Department selects English instructor

Allison Rosewicz

The search is finally over.

After two semesters of looking, Missouri Southern has finally found a replacement instructor for a vacancy in the English department.

“The search committee has made its recommendation, and we’ve extended an offer,” said Dr. Dale Simpson, head of the department of English.

The assistant professor of English position opened at the end of the fall 2001 semester when Bryan Vescio resigned. He left after his wife had a baby, and they wanted to return to family in Wisconsin.

Following the search during the spring 2002 semester, the College was unable to find a replacement. Simpson said the department had never done a spring search before.

Three candidates were brought in, but no one was hired.

“I guess because most people start their search in the fall instead of the spring, we may have had less luck at that time,” Simpson said.

So another search was conducted this semester. This time around, the result was successful.

According to Dr. Larry Martin, vice president for academic affairs, the process in finding a replacement, however, is not an easy one.

First the department has to have a clear vacancy.

“We have to have a vacancy as the result of an official resignation or retirement, unless the department is growing,” Martin said.

After the department asks for permission to search, a screening and search committee forms. The committee this semester was comprised of four full-time English department faculty members and one student, David Mink, senior English major.

The committee has to get approval from Human Resources before publishing something to advertise the vacancy.

Applications are then gathered, and the committee reviews and selects the candidates it wants to interview, then sends Martin a letter about these candidates. He advises the committee to allow Human Resources to review the list, making sure it is diverse enough.

Interviews are set up, and the candidates visit the College. The candidate is often asked to teach a class on these visits.

“The premium is always on the classroom,” Martin said. “We want to make sure they’re a good teacher.”

The committee then makes recommendations to the department head, who then makes the final selection, and it goes to the dean to Martin.

“Anytime we hire, we have to look at that person eventually as a full professor,” Martin said. “Does that person have the potential to reach those qualifications?”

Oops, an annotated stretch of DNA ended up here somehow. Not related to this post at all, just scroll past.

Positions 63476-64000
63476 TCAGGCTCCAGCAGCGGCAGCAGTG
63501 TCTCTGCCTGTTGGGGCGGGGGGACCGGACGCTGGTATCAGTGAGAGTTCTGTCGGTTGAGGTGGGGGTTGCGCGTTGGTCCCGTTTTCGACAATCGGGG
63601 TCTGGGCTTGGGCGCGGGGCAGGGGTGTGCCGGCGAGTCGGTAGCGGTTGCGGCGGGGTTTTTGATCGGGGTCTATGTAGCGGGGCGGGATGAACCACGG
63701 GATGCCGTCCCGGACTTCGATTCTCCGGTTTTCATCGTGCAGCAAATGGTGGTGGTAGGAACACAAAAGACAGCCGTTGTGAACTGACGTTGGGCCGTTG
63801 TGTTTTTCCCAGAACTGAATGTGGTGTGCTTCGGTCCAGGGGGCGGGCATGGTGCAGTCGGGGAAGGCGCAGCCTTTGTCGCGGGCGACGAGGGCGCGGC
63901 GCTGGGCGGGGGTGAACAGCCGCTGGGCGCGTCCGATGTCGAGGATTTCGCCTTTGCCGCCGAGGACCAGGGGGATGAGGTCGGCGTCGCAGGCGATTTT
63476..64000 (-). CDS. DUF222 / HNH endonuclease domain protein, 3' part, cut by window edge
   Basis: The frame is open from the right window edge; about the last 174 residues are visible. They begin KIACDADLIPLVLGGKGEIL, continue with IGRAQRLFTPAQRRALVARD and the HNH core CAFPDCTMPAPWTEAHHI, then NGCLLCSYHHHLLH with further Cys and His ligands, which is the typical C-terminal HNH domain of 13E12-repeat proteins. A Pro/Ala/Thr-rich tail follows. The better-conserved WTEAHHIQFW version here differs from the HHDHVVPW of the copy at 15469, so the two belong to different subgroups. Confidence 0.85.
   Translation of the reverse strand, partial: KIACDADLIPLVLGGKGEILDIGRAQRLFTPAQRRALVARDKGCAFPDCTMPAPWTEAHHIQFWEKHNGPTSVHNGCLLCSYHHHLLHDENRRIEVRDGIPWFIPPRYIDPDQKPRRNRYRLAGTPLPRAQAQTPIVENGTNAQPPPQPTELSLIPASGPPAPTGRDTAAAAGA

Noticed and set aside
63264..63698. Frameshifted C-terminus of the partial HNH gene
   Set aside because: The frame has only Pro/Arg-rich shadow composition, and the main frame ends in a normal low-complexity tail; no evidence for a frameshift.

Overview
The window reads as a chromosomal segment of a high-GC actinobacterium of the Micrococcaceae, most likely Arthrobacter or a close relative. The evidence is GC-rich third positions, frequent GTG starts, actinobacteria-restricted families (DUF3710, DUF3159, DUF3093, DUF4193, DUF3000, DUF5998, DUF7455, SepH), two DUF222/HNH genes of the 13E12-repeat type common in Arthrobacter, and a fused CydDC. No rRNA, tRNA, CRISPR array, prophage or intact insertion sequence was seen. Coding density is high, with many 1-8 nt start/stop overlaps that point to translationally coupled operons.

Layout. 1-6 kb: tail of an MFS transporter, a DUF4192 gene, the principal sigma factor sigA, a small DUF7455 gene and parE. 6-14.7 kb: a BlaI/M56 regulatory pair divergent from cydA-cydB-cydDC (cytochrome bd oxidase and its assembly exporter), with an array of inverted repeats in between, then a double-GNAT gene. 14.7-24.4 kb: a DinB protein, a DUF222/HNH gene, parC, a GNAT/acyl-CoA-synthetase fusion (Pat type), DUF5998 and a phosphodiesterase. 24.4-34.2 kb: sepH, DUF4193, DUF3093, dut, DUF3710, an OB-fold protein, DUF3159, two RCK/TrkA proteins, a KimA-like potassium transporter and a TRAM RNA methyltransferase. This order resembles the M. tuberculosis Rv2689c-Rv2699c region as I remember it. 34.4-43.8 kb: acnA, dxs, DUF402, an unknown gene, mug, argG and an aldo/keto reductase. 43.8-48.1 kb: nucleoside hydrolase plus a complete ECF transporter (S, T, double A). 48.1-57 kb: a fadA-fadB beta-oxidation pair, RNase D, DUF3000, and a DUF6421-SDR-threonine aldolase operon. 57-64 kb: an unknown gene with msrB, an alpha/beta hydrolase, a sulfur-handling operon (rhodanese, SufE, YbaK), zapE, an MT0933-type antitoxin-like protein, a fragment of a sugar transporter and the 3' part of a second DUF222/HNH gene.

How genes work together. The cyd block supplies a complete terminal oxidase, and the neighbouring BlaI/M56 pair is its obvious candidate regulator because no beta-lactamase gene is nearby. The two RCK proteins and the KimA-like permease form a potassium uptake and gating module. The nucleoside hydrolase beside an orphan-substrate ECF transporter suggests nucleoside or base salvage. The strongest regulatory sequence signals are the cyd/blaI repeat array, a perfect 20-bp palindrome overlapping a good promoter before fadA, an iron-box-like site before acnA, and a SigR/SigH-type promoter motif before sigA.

He said whenever someone is hired, tenured or promoted, the administration looks at three qualifications: classroom performance, scholarly/creative activity and College service.

“All three of those are kind of standard in higher education,” Martin said. “Those are not uncommon. The difference might be the emphasis we place on the classroom.”

Simpson added that the English department looks for promise of continual development and someone who has earned a reputation as an excellent teacher.

“Missouri Southern is a teaching institution, so we expect they come here with an enthusiasm for teaching,” he said.

Mink said the committee looked for someone “who was energetic and good with students.”

Simpson said for this position, the English department received 50 to 55 applicants.

The committee narrowed down its search, and two candidates visited Southern a couple of weeks ago. One was chosen, and the candidate has verbally agreed to take the job.

The official contract was mailed out Feb. 18.

“Until we get the signed contract back, however, we can’t really comment,” Simpson said.

“Once we get a signature, the search will be officially closed.”

The new assistant professor, who specializes in modern British literature of the 20th and 21st centuries with an emphasis in post-colonial literature, will carry a 12-hour course load. The new instructor will teach two composition classes, as well as two literature classes.

“I think they’re [the new instructor] going to do very well,” Mink said.

“He had a very good presentation when he came.”